Financing Conflict: The Impact of International Business on Development, Democratization, and Conflict in the Democratic Republic of the Congo

This week, the EU announced a draft law on conflict minerals in response to the continued funneling of minerals out of the eastern regions of the Democratic Republic of the Congo (DRC) that has reportedly fallen short of what many campaigners had been hoping for. The draft law establishes a mechanism for European firms to voluntarily self-certify that their products have not come from warlords in conflict-ridden areas and offers various incentives for firms to exercise “due diligence.” However, this “responsible importer scheme” would only apply to companies actually selling raw mineral materials on the market. This removes all firms that sell products with the minerals already installed, such as cell phones and laptops. 

The EU’s proposed law comes after the implementation of a similar, although more stringent law, in the United States. The Dodd-Frank Wall Street Reform and Consumer Protection Act was passed in the United States in 2010 by the U.S. Securities and Exchange Commission and contains a section (section 1502), which states the following:

        Section 1502 requires persons to disclose annually whether any conflict minerals that are        necessary to the functionality or production of a product of the person, as defined in the provision, originated in the Democratic Republic of the Congo or an adjoining country and, if so, to provide a report describing, among other matters, the measures taken to exercise due diligence on the source and chain of custody of those minerals, which must include an independent private sector audit of the report that is certified by the person filing the report. Certain aspects of this rulemaking will require consultation with other federal agencies, including the State Department, the Government Accountability Office, and the Commerce Department. Persons are not required to comply with these rules until their first full fiscal year after the date on which the Commission  issues its final rules.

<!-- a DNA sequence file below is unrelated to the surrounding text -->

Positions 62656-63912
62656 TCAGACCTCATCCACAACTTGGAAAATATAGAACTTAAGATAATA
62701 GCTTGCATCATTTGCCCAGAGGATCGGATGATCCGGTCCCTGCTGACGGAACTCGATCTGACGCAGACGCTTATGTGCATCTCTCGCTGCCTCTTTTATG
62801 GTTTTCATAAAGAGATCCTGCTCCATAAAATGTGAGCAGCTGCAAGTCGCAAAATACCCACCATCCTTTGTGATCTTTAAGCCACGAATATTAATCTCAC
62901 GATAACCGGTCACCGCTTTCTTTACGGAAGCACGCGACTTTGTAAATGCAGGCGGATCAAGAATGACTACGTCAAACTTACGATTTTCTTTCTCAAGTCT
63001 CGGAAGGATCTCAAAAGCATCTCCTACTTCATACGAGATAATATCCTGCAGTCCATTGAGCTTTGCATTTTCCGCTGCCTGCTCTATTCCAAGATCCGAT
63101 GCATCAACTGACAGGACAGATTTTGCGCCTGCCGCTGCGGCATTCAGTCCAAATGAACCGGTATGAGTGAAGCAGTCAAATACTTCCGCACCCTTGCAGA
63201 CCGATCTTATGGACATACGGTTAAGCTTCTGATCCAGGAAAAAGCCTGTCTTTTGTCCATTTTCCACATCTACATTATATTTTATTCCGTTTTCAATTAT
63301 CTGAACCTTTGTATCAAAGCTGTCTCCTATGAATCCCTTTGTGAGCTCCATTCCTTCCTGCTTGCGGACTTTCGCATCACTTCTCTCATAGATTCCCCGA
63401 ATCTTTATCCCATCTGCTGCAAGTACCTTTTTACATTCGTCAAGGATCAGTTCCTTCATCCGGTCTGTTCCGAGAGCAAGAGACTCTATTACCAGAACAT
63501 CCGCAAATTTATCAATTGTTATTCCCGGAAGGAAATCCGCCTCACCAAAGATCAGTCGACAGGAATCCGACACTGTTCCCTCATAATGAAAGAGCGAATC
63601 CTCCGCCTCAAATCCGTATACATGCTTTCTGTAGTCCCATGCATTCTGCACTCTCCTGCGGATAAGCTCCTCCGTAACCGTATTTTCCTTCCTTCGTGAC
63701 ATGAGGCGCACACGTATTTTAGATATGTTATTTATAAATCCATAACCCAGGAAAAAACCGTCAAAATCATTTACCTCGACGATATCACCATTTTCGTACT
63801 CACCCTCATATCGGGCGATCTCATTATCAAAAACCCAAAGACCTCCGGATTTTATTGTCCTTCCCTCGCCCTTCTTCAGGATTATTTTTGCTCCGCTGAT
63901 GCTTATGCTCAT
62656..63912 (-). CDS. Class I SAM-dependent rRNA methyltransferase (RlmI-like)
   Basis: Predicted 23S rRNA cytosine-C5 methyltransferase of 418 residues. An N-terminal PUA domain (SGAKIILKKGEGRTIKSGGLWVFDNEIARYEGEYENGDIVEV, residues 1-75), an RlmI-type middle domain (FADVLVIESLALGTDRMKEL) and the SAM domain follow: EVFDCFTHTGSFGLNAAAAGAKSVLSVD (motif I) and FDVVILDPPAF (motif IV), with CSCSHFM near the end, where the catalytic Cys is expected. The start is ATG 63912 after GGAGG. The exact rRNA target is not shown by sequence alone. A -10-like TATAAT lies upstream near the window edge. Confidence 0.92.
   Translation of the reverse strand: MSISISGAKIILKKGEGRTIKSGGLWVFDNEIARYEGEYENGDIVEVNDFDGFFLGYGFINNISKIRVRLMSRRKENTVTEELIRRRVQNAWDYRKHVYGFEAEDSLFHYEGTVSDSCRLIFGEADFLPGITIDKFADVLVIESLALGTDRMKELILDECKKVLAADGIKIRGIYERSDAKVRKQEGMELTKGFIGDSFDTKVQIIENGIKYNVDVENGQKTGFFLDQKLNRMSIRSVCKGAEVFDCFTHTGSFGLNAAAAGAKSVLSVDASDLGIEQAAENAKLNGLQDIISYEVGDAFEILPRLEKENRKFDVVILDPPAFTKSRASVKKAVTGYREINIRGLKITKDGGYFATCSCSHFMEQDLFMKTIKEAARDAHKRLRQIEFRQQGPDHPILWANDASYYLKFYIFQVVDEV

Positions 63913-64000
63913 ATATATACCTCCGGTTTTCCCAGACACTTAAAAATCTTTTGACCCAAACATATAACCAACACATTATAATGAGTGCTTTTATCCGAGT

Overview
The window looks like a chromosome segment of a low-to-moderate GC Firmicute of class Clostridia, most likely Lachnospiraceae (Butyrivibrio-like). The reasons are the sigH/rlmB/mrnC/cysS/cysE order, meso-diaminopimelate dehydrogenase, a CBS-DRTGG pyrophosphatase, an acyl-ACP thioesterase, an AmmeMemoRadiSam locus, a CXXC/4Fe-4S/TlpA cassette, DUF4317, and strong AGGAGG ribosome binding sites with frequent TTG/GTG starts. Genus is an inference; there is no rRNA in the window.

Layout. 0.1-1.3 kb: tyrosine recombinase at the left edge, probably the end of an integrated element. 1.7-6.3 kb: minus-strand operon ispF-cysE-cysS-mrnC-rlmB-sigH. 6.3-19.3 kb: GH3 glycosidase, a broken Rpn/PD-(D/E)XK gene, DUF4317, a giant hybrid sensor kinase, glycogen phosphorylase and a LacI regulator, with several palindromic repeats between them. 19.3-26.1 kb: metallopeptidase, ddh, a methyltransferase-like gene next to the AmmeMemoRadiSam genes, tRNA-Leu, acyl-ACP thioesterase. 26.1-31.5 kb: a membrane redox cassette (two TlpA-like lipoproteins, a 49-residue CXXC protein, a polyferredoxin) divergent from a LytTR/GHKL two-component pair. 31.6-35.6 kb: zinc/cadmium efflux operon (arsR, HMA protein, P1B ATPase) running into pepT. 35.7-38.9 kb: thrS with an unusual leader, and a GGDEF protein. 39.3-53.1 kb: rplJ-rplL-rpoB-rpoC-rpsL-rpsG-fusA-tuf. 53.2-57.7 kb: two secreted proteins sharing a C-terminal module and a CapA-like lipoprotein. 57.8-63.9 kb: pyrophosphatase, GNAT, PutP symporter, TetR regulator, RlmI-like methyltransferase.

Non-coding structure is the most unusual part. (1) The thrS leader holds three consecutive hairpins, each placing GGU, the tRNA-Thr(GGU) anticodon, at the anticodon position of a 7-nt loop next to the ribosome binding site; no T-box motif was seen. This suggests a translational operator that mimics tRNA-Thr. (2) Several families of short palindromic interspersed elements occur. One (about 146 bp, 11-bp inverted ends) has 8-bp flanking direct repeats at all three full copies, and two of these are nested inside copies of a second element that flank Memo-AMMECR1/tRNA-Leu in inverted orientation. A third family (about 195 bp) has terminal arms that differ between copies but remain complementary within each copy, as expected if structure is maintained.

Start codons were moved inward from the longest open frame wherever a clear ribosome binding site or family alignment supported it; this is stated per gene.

While this law has been a groundbreaking step towards ameliorating the impact of international business on conflicts raging in the eastern DRC, it has also seen some serious setbacks. 

This week, a panel of three federal judges is preparing a response to a lawsuit brought by a number of powerful business interests against the disclosure of conflict minerals. Industry lawyers have argued that the law “overburdens” companies. It is clear, though, that many companies do not agree with this argument and have shown themselves to be leaders in transparency and accountability in terms of conflict minerals, companies such as Apple, Hewlett-Packard, and Intel, among others.

The implementation of laws such as the Dodd-Frank Act and the proposed draft law from the EU demonstrate the strong, and detrimental, connection the international community has come to accept between conflicts in developing nations and the international economy. In his recent testimony before the Senate Foreign Relations Committee at a public hearing on “Prospects for Peace in the DRC and Great Lakes Region,” Dr. Robert Menendez outlined a number of issues plaguing the DRC, as well as a process for ameliorating them. He specifically stated that the complex situation in the DRC is “characterized by collectively-reinforcing factors like: a perverse political economy; extremely weak governance at all levels; trans-national political, financial and inter-group dynamics; and a persistent war economy.” As part of the process towards lasting peace, development, and democratization, he highlighted the importance of economic development, and while he praised such efforts as the Dodd-Frank Act Section 1502, he made it clear that a more comprehensive approach would be needed to address all levels of the “perverse political economy” that characterizes the DRC.